It is good to note that chicory root is an anti-inflammatory herb. Because of that, the root is excellent in calming and soothing the human skin. In addition, chicory is exceptional in skincare thanks to its ability to boost the skin’s collagen, which in turn increases the skin’s elasticity and reduces wrinkles and fine lines.
How to Apply Chicory Coffee for Skin
Although beneficial, chicory root is tough. You cannot apply wet chicory root paste directly to your skin. To ensure you do not burn your skin with the harsh wet chicory root paste, you need to make a decoction.
What is a Decoction?
The term decoction refers to an extremely strong cup of brew made from tough parts or forms of certain herbs such as woody stems, barks, and roots. These parts are simmered gently then left to cool before they are consumed or applied on the skin.
A decoction is different from an infusion, which is a concentrate made by steeping the delicate parts of certain herbs such as light stems, flowers, and leaves. To this end, it is easy to conclude that a decoction is a highly concentrated herbal tea.
What are the Side Effects of Chicory Coffee?
Chicory coffee is not good for those who are allergic to birch pollen or ragweed. For that reason, there are high chances that drinking chicory coffee can cause swelling and body pain.
In some rare instances, chicory coffee has been associated with menstrual bleeding and miscarriages in some pregnant women.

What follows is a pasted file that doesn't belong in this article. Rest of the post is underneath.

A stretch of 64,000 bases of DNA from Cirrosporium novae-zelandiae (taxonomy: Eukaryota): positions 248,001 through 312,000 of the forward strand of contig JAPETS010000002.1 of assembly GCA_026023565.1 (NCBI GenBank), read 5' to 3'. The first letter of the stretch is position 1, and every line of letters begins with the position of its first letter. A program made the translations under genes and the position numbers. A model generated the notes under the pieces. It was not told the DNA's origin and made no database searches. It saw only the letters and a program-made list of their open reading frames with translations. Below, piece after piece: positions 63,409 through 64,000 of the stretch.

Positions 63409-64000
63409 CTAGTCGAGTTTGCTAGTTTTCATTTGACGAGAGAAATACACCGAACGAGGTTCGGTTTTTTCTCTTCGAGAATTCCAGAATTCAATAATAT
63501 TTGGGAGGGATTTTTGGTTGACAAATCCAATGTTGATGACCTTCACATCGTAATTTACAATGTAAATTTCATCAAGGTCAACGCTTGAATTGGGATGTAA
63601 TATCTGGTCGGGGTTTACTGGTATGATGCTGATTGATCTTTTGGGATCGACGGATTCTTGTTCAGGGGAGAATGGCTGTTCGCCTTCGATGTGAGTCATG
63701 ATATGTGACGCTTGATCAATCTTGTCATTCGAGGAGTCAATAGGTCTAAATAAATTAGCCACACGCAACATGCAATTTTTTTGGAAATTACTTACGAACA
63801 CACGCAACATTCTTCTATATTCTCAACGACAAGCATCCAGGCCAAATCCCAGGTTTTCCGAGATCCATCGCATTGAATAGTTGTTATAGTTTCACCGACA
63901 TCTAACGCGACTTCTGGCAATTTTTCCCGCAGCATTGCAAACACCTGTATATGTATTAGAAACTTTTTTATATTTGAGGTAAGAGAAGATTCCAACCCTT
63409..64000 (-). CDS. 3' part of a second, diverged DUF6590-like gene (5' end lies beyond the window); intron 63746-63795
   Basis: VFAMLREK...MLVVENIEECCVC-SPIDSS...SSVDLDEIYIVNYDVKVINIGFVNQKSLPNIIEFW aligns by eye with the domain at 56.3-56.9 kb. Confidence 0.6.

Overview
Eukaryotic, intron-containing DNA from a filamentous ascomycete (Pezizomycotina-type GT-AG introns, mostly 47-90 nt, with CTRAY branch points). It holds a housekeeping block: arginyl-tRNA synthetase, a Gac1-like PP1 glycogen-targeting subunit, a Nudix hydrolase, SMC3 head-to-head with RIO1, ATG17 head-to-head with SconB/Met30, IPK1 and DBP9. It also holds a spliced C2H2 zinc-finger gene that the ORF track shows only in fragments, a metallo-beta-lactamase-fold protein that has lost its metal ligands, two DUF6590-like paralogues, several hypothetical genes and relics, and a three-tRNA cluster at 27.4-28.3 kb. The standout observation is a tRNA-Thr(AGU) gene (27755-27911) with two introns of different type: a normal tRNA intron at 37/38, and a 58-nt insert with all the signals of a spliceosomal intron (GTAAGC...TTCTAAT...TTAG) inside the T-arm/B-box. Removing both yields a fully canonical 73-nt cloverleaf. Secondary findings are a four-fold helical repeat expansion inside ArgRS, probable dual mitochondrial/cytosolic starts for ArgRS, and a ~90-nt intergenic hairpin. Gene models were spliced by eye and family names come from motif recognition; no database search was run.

Frequently Asked Questions (FAQs)
A: Who invented chicory coffee?
A: Chicory coffee was first made in Holland but it remained unknown to many people until 1801 when M. Giraud of Homing and M. Orban of Liege introduced it to France.
Q: Who first put chicory in coffee?
A: M. Orban and M. Giraud of Liege and Homing respectively were the first people to put chicory in coffee.
Q: Does chicory suppress appetite?
A: The fiber in the chicory root seems to suppress appetite signals in the brain and slows down stomach emptying, which helps you eat less.
Q: Does chicory coffee cause gas?
A: Taking chicory itself by mouth might cause minor GI side effects that include bloating, abdominal pain, gas, and belching.
Q: Why do they put chicory in coffee?
A: The main reason for adding chicory to regular coffee is to impart extra flavor.
You can easily and quickly make chicory coffee at home. All you need is the right equipment and follow a simple process. Spicing your chicory coffee is a personal choice but I always my friends to top the coffee with natural flavors and foamed milk to give it a distinctive aroma.